Call me skeptical but how many people that have fled the horrors of 21st Century Bolivarian Socialism, walked thousands of kilometers, braved the dangers of the Darien Gap (one of the most dangerous migrant crossings in the world) and are now without food (and/or money)  will want to return to Venezuela where they have no food (and/or money), no medicine, water, electricity, and their Human Rights are violated every day? Just saying…

 And we have a surprise from Caracas Chronicles…One of the fastest growing destinations in the US for Venezuela migrants (mostly legal) is…Utah! The numbers aren’t as big as Venezuela migrants in Florida and Texas (20,000 Venezuela migrants in Utah) but percentage-wise they’re growing fast…Who knew?

 Now, lets head Down The Rabbit Hole….

 Chapter 4/ continued….

 …Common scenes in Caracas included people bathing in flooded potholes and collecting water from sewer drains that flow into the Guaire river. As bad as it was using water from these drains it would get worse as the drains dried up and the waste backed up adding to the already dangerous health situation. People everywhere could be seen (and can be seen) carrying buckets, large water bottles, or whatever containers they had (have). Everybody was (is) going out looking for water or carrying it back home if they are lucky enough to find any.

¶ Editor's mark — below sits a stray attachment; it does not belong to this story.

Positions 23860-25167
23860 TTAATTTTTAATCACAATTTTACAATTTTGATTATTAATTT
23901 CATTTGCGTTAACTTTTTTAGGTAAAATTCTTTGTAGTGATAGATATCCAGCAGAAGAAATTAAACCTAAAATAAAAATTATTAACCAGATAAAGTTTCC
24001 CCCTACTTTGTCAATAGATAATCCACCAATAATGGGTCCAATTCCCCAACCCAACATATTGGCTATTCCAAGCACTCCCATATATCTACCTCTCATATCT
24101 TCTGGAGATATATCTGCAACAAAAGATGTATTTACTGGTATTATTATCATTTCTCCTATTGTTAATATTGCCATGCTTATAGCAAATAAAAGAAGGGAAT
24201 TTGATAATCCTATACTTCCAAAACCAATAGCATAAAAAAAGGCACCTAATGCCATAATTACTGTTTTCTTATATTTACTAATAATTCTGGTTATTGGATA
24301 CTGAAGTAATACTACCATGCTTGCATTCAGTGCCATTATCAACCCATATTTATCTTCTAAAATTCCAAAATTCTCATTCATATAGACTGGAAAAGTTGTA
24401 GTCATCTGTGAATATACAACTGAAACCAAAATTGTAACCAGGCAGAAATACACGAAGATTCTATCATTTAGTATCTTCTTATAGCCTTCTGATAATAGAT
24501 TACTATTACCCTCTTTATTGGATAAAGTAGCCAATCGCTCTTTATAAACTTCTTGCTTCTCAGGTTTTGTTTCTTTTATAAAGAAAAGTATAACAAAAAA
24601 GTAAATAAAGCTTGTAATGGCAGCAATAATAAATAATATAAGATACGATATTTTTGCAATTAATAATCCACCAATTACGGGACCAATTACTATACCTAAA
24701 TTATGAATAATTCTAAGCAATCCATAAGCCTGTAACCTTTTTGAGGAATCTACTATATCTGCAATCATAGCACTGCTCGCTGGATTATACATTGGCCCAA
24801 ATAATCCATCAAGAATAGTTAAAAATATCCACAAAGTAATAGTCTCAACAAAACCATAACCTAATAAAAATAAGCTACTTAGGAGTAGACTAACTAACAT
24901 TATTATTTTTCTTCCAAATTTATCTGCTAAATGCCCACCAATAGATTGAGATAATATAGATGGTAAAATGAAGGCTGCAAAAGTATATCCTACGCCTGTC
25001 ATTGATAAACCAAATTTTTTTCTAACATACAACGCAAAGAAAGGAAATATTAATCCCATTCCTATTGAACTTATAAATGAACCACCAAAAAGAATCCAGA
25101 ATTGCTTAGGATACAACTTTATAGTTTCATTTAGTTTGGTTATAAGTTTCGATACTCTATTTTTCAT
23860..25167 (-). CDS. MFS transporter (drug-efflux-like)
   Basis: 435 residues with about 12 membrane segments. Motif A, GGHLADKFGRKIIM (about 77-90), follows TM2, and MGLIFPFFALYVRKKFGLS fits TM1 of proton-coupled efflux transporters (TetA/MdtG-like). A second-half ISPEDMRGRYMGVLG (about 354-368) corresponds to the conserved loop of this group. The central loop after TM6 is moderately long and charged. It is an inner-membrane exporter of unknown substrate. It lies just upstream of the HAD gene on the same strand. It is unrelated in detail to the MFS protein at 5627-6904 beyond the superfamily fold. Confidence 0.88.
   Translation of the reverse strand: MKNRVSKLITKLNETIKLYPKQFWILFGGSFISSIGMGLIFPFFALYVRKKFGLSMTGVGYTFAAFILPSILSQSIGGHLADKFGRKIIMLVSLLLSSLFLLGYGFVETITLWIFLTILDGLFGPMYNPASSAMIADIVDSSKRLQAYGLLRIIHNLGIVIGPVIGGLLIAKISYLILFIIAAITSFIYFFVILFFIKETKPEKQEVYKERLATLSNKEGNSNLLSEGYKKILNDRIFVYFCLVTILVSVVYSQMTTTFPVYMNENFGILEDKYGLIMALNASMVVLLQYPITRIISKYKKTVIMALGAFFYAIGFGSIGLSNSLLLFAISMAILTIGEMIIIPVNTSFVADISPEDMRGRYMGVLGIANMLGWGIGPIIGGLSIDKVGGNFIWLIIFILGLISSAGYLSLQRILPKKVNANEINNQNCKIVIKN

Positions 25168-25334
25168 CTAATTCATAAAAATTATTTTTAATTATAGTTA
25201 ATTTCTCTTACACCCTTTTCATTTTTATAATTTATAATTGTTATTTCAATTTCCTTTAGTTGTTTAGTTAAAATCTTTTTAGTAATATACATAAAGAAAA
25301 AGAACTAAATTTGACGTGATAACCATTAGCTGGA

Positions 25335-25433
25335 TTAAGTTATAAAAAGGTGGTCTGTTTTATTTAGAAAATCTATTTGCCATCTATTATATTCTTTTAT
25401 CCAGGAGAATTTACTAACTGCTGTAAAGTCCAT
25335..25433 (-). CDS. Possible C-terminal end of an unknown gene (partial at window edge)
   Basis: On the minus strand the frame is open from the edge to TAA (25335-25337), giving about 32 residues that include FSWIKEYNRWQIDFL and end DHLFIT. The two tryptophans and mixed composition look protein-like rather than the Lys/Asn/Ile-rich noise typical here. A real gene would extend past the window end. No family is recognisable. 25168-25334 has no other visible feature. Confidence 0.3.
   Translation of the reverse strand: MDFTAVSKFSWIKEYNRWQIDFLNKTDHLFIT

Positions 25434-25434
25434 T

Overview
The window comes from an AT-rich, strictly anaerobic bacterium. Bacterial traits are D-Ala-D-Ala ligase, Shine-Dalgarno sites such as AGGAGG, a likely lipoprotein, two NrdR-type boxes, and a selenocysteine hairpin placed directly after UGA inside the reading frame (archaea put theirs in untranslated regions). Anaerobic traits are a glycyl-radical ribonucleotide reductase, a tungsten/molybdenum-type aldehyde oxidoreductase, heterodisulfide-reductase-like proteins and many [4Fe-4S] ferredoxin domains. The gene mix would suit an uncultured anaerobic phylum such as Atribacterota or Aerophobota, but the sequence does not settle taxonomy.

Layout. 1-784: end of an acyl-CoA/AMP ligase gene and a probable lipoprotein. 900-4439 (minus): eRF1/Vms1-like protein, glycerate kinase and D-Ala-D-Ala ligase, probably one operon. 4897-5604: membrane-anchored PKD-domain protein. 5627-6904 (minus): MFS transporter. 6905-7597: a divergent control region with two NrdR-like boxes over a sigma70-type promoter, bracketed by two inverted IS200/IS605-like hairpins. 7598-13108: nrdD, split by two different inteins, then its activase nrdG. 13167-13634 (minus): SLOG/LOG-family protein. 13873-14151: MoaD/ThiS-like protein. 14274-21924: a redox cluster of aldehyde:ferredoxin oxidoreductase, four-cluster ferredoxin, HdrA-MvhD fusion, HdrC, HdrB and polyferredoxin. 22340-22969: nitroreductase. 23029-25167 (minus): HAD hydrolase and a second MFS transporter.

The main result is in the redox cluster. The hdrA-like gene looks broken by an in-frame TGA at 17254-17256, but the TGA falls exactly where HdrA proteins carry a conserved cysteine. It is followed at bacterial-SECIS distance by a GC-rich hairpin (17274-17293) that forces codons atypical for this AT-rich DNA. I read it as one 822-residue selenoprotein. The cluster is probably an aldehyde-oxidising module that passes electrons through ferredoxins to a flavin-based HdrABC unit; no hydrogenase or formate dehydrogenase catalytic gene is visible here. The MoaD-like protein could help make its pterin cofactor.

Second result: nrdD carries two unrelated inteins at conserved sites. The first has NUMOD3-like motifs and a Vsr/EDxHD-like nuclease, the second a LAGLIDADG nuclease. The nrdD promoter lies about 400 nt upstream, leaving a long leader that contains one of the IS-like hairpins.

Like many (most) other things in Venezuela, the military was tasked with water distribution. Those who could afford it paid $200 for a 5,000 liter water truck to fill their tanks.If you didn’t have the $200 (minimum wage at the time was $7 a month and it’s now only up to just under $14 a month) you would be (and are) at the mercy of the military as to who would receive the coveted deliveries. If you were (are) a well connected Chavista you get priority. If not…well…

 The El Avila National Park was also a victim. It became an ecological disaster as people used it’s mountain streams for bathing, laundry, and toilets.

 As if experiencing a fire wasn’t bad enough, fire fighters couldn’t put out fires without water so many would watch their hopes and dreams go up in flames when damage could have been minimal with access to water.